Negotiating Agreement in Congress Research Grants 2017
On Good Behavior: Self-Policing of Norms in the U.S. House of Representatives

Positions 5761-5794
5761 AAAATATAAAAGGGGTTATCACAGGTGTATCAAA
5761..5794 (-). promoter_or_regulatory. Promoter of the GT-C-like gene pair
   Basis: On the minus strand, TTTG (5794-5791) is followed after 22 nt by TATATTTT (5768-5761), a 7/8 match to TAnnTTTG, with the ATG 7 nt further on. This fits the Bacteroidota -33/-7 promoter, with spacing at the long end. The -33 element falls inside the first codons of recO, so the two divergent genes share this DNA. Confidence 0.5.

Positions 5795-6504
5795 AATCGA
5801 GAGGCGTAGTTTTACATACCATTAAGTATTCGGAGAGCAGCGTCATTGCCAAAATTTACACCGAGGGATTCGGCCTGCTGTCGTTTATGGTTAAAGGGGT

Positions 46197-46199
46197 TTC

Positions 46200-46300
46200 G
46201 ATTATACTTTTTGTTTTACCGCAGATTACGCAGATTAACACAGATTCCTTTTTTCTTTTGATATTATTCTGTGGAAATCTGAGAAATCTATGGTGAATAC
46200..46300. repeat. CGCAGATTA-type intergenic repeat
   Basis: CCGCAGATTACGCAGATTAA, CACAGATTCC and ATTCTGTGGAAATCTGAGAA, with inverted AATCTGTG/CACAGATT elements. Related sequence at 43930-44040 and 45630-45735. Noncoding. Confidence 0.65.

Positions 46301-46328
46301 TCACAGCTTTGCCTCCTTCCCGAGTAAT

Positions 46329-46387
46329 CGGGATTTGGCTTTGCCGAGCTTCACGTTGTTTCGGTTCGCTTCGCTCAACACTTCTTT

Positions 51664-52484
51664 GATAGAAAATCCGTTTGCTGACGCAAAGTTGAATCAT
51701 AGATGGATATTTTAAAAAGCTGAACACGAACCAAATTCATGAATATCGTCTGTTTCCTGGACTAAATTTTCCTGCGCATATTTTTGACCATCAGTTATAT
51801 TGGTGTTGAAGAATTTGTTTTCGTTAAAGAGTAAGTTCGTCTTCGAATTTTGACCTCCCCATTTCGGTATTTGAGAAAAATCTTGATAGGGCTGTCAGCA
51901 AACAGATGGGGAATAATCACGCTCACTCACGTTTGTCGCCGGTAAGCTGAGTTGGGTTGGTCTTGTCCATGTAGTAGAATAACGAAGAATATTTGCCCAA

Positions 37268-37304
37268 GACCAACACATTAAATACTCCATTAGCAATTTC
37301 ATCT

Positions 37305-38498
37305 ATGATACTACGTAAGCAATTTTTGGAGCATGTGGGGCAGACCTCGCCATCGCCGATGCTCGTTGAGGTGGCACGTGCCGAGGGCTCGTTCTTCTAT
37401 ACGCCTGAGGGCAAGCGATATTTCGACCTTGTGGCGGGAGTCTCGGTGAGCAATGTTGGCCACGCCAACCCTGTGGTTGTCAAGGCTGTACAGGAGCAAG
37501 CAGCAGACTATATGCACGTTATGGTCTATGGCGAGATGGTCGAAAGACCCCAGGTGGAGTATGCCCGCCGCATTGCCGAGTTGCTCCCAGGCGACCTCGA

I examine how members of the House of Representatives self-police within and across party lines to punish “bad” behavior and encourage adherence to norms of ethics, hard work, civility, and reciprocity. I argue that these norms comprise the infrastructure upon which the negotiation of agreement over policy becomes possible. Using data on legislative activity that spans three decades (the 101st-114th congresses), I explore the effects of transgressions on the success of individual MCs and on the relationships among legislators that comprise the congressional network. I show that even in an era of heightened disagreement, such norms are alive and well.